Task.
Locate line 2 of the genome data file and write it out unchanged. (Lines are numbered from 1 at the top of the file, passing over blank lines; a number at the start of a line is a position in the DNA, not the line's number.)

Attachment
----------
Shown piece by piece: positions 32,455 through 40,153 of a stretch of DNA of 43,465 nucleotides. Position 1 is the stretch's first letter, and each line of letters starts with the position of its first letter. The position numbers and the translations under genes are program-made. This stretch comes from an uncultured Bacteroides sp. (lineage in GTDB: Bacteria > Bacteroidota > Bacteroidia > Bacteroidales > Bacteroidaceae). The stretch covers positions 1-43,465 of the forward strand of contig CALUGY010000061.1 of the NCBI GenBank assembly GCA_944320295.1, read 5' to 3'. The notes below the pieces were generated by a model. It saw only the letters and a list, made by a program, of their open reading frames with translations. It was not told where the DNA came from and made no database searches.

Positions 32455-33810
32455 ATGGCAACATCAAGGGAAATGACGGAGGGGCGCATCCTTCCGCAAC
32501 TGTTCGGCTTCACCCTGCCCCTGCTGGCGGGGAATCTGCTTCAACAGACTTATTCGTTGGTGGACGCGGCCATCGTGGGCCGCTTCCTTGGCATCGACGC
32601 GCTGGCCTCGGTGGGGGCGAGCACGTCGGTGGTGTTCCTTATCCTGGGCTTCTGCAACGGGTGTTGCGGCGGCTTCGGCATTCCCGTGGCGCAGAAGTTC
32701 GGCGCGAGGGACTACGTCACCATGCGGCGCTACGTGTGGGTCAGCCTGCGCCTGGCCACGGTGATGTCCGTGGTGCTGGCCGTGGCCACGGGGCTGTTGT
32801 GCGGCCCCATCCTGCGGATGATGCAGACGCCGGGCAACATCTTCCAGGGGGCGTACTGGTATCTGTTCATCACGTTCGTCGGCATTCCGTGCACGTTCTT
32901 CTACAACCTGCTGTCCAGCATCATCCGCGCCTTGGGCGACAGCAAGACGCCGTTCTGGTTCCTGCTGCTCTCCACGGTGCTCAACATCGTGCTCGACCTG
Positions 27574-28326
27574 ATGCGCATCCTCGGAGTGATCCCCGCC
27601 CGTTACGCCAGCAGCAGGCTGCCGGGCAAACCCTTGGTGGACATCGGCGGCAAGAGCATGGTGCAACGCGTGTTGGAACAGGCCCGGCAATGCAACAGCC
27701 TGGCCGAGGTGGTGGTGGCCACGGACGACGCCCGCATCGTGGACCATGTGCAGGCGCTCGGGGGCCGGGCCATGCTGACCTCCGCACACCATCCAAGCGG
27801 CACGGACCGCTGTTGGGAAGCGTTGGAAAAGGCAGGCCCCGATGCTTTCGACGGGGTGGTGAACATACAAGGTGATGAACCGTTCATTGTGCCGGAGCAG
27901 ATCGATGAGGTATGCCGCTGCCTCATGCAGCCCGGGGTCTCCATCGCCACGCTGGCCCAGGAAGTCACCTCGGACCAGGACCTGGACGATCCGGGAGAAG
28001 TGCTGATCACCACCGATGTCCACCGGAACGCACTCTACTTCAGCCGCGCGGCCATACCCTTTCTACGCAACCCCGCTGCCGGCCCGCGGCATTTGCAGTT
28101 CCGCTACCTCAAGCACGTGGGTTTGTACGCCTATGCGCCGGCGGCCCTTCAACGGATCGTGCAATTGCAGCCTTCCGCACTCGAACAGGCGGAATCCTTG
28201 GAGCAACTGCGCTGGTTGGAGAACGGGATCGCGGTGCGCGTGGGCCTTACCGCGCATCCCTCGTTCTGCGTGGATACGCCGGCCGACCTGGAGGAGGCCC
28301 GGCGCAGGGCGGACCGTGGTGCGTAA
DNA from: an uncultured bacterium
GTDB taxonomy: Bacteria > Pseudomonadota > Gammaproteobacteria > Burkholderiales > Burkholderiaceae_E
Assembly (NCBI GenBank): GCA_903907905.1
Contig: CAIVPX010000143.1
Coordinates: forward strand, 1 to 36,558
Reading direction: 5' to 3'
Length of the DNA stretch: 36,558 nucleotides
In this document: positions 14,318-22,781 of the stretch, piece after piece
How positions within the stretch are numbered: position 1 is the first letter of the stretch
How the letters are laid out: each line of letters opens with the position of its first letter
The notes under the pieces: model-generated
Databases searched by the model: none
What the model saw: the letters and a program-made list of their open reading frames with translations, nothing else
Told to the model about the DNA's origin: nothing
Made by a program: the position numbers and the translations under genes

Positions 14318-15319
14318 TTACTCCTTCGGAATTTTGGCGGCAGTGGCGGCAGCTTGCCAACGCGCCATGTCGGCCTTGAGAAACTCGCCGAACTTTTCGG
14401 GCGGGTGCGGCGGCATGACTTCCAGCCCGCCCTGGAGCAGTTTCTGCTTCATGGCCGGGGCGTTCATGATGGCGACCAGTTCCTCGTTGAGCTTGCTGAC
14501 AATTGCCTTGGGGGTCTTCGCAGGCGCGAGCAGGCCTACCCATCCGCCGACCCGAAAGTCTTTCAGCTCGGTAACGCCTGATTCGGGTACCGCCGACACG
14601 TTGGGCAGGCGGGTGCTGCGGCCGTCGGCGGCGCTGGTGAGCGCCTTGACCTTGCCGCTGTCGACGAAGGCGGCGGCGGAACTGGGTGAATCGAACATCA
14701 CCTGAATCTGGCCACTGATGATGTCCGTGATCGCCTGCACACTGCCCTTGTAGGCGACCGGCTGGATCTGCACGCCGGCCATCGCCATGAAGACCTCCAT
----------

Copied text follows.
Positions 32455-33810